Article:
page has errors
The date, title, or page description is wrong
This page has harmful content
This page contains sensitive or offensive material
Click "Submit" to request a review of this page.
0 / 75
I ? 1
In Local h
v .v., v> ,
By Donna Otdham uwe have started a 'K1
_ St (iff Writer Y opt h PriveVand we hav
goal of 500 high schi
The National Director of students by the end
.he New Empire Knights of March."
the Klu Klux Klan said Logan said that the K1
Tuesday that his organiza- 's passing out literatu
tion has begun what they posters, pamphlets a
hope will be the largest membership applications
- youth drive ever held in schools, skating rinks, b
Forsyth County. stops and "any place whi
Vernon Logan of the a lot of kinds hang out
New Empire Knights said, hoping to attract potent
By Yvonne Anderson
"CETA is about to take a beating, changes have t>e<
proposed and there will be changes made," said Alt<
wall rhairman r\f Pmnlnvmpnt onH Trainti
? VV?I ?? V*m VIIMII llivtll VI VIIV UllipiVJ IIIVIIl UIIU 1 I uillll
Advisory Council. The council met on Monday in t
NCNB Building to discuss the federal budget cuts ai
how it will affect the local Comprehensive Employme
and Training Act (CETA) programs.
Walter W. Farabee, Jr., director of Human Servic
told the council that under the proposed cuts Emplo
ment Acts Title 2-D and 2-6 will cease to function at t
end of the year.
These two Titles give the agency the power to fund co
tracts with public or private non-profit organizatior
CETA hires applicants at full salary level. The jobs mi
have a training potential. Under the proposals, the
titles will be cut out completely.
Greenwall stated, "We have spent large sums of mon
/?o? Dellums, D-Calif., shakes hands with
"Serving the Winston-Salem Cc
QC910 ?WtNSTOffcSAbEM. NtC.
EWLDC Plan Discussed
By C.B. Hauser q
Special to the Chronicle tJ
Residents of East Winston participated in a discussion c
of plans for the development of a shopping center in the t
area, gave some input and expressed some concerns t
about the shape the center is to take. c
The meeting was held, Saturday morning in the F
Winston Mutual Board Rooih. The meeting was sponsored
by the Committee to Promote Black Ownership, s
and Alderman Virginia K. Newell, chairperson of the
The proposed shopping center is to be built in the area
bounded by Fifth Street on the south, Ninth Street on th?
north, Claremont Avenue on the east, and Cleveland
Avenue on the west. The site, an urban renewal area, has
been under consideration by a number of developers for a
possible shopping center for the past two decades.
The committee discussed some plans for the center
- which are being drawn up by the East Winston Local
Development Corporation, Inc. (EWLDC), a non-profit
corporation, which is separate from the Committee to
Promote Black Ownership. Atty. R. Lewis Ray was the
spokesman for EWLDC. He is a member of both groups.
Such a firm would develop a comprehensive package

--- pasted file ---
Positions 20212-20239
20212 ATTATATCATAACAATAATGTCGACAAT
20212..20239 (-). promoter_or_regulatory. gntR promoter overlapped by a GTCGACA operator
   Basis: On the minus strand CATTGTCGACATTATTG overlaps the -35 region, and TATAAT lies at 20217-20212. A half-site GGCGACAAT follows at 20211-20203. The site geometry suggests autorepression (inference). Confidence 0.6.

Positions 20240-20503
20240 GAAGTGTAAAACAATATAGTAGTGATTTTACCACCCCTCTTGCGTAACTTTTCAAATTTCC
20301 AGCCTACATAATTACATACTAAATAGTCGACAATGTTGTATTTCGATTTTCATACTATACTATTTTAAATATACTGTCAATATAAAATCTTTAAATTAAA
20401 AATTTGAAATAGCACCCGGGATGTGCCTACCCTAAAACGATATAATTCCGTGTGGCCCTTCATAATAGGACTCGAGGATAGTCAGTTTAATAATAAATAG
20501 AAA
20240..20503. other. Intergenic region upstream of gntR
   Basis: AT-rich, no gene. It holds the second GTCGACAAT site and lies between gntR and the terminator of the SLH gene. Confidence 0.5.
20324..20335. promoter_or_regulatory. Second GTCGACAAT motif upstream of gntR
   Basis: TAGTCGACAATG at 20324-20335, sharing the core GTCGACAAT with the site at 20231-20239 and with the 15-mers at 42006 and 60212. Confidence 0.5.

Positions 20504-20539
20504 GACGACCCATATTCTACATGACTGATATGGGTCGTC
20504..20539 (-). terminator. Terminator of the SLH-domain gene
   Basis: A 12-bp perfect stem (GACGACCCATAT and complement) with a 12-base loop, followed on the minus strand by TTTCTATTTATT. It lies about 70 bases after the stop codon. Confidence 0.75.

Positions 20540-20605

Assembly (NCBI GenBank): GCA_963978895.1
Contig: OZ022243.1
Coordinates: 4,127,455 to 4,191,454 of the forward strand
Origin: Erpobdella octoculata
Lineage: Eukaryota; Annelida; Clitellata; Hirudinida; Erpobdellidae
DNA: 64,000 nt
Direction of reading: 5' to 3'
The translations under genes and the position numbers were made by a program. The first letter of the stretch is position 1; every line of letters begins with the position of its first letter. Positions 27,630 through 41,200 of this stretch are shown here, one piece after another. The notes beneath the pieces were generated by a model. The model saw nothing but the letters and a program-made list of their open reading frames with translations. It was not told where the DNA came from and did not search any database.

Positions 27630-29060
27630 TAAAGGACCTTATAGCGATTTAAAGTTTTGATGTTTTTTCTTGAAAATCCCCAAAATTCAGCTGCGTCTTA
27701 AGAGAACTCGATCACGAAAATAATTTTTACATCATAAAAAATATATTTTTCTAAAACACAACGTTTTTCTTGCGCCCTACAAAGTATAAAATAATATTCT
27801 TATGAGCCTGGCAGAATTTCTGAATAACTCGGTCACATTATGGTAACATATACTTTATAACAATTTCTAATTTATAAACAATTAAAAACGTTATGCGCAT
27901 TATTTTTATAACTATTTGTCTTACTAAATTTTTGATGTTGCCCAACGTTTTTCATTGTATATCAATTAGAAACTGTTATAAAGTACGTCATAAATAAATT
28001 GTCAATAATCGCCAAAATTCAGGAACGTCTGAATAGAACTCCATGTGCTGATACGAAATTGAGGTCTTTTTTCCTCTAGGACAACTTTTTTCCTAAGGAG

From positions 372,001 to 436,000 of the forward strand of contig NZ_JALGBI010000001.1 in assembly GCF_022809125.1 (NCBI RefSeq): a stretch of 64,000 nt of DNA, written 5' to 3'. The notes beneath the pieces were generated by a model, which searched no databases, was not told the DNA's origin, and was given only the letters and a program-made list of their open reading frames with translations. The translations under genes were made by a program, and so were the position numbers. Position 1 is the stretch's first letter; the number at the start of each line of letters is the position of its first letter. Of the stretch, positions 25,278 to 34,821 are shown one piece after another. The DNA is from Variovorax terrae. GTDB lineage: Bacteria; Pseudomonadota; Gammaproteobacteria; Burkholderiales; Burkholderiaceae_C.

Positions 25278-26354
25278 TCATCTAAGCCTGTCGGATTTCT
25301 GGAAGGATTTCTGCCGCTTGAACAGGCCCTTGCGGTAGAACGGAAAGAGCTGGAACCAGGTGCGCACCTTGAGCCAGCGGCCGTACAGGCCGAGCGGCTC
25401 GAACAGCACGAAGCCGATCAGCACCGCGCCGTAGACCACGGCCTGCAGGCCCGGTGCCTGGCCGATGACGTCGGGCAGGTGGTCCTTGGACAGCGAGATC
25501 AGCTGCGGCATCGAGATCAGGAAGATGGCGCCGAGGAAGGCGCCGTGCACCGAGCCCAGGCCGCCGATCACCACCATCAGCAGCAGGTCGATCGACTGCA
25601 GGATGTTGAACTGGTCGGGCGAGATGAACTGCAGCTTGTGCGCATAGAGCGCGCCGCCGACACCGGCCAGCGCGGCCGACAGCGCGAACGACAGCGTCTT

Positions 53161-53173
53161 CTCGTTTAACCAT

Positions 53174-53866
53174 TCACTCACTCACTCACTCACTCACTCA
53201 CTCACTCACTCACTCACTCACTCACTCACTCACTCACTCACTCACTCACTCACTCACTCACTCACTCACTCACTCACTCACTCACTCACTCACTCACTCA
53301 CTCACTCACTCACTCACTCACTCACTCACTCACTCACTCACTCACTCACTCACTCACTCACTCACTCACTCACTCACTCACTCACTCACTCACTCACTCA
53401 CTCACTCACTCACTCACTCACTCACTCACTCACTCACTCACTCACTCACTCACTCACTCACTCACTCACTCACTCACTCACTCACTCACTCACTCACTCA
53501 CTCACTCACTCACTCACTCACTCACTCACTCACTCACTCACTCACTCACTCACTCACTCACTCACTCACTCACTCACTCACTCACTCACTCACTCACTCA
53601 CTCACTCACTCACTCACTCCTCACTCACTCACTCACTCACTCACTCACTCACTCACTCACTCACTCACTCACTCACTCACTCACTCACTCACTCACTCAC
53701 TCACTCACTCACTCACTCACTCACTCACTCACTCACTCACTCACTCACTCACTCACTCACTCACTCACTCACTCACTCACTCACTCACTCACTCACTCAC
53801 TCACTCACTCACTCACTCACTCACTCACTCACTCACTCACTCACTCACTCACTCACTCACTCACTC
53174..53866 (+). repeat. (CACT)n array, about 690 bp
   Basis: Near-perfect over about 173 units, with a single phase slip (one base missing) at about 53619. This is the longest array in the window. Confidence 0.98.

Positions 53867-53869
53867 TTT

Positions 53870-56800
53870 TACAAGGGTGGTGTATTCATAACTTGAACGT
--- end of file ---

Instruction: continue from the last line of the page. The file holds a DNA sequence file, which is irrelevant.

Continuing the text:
for the project to include: a feasibility study, a financing
plan, a marketing plan, a presentation for prospective
tenants, and it would identify and secure all resources real
fcm?members. We said that white?
aol leader, although some discriminated against in
of schools don't yet have the schools because black
required 15 students that it students have designated
Ian takes for a school to receive clubs and activities,
re, a charter, others have "Black students have the '
nd "large" members, who Ebony Society and Black
in Logan said were strongly History Week. What we're ?
>us supported by their parents, saying is that white students ^
ere "You have to have a B should have the same thing, v
t," average and have parental like "White History p
ial consent," Logan said. See page 5 "
:es a Beating \
on these programs and we will continue to spend money
on the programs that are left.'* Greenwall told the council
that it was their responsibility to do whatever was
en necessary to aid the city and the program.
Dn Farabee assured members that the Summer Youth
ng Employment Program would be implemented as plannhe
ed. He said that the funding for the program would be at
id least equal to that of last year. It was also noted,
nt however, that last year 1200 youths applied for the program
but only 500 were able to work,
es Yet, Greenwall spoke confidently as he addressed the
y- meeting. "I firmly believe that there is and has been great *
he value in the (CETA) Program and we must convey that v
confidence to the community, Greenwall said. "We must f
n- see that the training that has been given is not wasted/*
is. he added.? ^
ist Greenwall also said that steps would be taken to insure
^ ^ ~ - - ?
:sc mc participants in mc currcni programs arc placed into E
the mainstream of the work force, even if their program &
ey is being phased out.
Wf Greensboro-Rep. Ron
D-Texas, both members
the Congressional Black
j Caucus, urged delegates
the conference on
%ry Predominately Black In^
stitutions to develop a coalij
tion to "fight human
/ * misery of all people."
nfcX* t i Dellums, speaking to an
/ * audience of 250 community I
conftrenct attendee. leaders and university per- i